The good thing about European Union (EU) summits is that expectations are so low that almost any decision is treated as a victory. Last week’s European Council meeting was a success, less because of the nuts and bolts of its agreements than the fact that it provided tangible evidence of the
direction Europe is going. The eurozone has two paths to choose from. It can either disintegrate, shrinking to a smaller more homogeneous north European core, or the eurozone can become a genuine federal State, expanding monetary union to make fiscal policy and regulation all part of a pan-European system. The council meeting has confirmed that Europe is set to take the latter direction.
The political problem has been finding an acceptable compromise between the savings-rich north and the debt-burdened south. Publicly, it seems impossible to bridge the gap. Germany’s Chancellor Angela Merkel has taken the tough line that the only thing needed is for the south to drain its red ink, take a cut in income, and be drip-fed small amounts of money funneled through the European Central Bank and similar facilities. The southern Europeans, notably Spain and Italy, argue that increasing austerity had become politically impossible and fiscally self-defeating.
The north needed to open its purse strings and be more giving. A compromise was needed. The outlines of a compromise were visible at the European summit. Germany and other northern States would provide more money, in this specific case to help rescue the sinking Spanish banking sector and ease Italy’s continuing government debt problems. In return, these southern governments agreed to surrender some more sovereignty to what is shaping up to be a European-wide banking regulator.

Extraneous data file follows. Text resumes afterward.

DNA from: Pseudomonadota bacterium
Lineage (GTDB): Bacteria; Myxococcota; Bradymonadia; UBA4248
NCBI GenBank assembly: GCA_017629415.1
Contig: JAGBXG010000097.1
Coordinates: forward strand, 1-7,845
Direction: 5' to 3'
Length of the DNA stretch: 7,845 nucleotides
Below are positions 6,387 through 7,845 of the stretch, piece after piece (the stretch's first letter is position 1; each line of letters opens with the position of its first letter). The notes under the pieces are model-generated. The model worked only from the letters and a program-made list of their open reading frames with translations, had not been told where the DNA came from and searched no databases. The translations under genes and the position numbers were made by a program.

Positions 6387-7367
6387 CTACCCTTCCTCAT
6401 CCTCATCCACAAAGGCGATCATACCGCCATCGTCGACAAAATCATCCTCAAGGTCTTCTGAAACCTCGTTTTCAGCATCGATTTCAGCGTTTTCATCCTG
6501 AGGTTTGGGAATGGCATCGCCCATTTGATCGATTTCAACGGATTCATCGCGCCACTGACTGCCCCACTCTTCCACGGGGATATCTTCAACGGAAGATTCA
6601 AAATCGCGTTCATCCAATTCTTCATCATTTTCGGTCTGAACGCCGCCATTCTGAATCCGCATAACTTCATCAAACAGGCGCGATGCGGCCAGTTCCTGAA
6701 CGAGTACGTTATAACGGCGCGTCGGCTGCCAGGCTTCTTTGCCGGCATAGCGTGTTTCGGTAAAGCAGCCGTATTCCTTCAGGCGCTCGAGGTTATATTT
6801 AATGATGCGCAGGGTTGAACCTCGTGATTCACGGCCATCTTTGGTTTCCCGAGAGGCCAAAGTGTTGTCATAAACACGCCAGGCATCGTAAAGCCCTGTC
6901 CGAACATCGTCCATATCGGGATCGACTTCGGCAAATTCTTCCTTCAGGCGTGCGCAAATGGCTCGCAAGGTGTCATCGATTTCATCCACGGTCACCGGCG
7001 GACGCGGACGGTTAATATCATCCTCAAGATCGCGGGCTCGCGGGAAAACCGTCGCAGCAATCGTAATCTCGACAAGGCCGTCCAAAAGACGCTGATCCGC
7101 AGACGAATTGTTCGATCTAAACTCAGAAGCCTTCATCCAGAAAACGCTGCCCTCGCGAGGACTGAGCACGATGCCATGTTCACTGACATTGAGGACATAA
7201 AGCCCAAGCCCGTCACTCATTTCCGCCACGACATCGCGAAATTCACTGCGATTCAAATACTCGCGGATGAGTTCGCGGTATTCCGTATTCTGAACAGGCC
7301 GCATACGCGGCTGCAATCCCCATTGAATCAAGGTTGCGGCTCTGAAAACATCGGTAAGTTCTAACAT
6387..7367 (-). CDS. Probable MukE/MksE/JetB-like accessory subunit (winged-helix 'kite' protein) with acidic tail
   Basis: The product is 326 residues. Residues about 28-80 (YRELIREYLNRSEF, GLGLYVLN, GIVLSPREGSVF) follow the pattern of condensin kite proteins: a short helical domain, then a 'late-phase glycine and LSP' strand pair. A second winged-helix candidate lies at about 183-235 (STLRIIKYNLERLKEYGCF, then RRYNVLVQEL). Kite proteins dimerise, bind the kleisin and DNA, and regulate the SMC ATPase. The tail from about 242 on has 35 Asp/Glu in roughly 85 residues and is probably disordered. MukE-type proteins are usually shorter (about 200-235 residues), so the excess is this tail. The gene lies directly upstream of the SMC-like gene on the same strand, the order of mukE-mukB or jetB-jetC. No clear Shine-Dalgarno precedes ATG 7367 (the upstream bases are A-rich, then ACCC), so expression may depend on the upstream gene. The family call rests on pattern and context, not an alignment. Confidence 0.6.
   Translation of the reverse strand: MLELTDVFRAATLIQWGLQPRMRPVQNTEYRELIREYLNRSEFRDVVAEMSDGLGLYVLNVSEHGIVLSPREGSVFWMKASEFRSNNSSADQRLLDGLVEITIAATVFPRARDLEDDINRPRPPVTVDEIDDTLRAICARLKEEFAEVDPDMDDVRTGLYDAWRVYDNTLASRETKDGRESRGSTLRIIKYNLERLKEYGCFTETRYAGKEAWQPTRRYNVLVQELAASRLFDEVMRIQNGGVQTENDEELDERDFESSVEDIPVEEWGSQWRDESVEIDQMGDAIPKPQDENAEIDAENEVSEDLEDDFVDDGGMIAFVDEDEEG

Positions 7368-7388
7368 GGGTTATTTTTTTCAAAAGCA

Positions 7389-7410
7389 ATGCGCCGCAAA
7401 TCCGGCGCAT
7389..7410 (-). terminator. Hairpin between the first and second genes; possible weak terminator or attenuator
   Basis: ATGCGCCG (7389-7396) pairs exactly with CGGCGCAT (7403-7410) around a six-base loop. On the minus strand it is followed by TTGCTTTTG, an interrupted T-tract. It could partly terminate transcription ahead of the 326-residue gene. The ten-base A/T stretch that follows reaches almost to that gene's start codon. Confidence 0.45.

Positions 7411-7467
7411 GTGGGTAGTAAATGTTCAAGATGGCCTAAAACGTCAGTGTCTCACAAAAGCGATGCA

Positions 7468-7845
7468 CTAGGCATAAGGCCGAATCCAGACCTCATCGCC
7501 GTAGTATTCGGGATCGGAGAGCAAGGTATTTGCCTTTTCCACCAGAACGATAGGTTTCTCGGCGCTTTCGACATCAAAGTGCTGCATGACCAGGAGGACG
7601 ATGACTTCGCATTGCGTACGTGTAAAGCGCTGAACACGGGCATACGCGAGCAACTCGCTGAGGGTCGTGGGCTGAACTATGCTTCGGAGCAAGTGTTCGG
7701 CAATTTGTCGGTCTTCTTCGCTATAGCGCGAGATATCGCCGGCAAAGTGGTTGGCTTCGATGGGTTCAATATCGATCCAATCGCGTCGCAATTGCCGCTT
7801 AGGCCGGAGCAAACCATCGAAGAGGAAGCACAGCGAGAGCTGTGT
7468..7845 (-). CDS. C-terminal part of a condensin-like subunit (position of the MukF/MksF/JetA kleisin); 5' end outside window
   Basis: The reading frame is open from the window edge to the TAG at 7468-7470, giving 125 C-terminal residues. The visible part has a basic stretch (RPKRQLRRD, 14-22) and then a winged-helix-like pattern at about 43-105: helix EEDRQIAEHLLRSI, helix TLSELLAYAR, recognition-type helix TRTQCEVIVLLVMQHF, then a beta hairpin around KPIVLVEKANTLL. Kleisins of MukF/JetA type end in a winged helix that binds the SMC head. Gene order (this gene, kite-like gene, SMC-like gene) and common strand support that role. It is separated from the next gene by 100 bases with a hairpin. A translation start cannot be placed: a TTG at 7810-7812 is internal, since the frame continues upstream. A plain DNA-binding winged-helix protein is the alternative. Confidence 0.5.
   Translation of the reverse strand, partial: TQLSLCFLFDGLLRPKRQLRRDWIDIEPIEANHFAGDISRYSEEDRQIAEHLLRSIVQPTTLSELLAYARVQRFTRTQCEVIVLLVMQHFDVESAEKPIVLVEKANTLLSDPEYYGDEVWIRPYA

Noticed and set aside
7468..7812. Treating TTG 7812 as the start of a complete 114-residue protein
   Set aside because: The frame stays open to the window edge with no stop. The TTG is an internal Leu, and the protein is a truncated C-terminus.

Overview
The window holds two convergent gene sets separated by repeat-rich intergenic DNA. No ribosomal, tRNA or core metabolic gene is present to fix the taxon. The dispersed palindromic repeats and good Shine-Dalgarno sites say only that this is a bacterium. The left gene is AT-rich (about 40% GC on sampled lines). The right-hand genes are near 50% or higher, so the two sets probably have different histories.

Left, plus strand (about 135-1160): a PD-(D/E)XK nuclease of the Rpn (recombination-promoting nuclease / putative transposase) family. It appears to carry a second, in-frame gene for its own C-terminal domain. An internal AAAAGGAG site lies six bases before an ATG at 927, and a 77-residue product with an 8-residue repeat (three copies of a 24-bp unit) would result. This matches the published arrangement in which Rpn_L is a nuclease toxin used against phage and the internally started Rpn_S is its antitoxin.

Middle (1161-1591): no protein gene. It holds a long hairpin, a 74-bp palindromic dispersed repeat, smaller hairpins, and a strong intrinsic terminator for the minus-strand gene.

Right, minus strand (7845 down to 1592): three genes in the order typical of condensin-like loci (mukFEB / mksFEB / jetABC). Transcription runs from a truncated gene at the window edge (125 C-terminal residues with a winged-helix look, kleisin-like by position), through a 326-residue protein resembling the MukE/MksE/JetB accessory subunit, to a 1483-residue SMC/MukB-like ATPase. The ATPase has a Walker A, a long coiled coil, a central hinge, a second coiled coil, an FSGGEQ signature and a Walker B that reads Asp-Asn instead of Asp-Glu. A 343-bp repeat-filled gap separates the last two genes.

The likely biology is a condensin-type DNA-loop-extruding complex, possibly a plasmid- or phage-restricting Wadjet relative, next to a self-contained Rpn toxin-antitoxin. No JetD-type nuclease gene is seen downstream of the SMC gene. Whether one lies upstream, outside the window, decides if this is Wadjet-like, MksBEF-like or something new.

In effect, slowly but surely, Europe is moving towards the creation of a super-State. The present crisis has its origins in what, in hindsight, was an unworkable eurozone chimera: a creature with the body of a single monetary policy with multiple heads when it came to fiscal policy, banking regulation and pretty much everything else.
These are now being fused together under the quiet leadership of Germany, but with the tacit acceptance of Spain and Italy. This will be a long and cumbersome process, as is the European wont. The only fear is that southern Europe, with its financial-crisis-a-week, may not have that much time. That will mean the occasional dollop of money to keep one country or another staggering on until the eurozone is reforged. As was visible at the council meeting, Germany has a programme of charity with purpose and vision. This, ultimately, is the only way the eurozone can survive.
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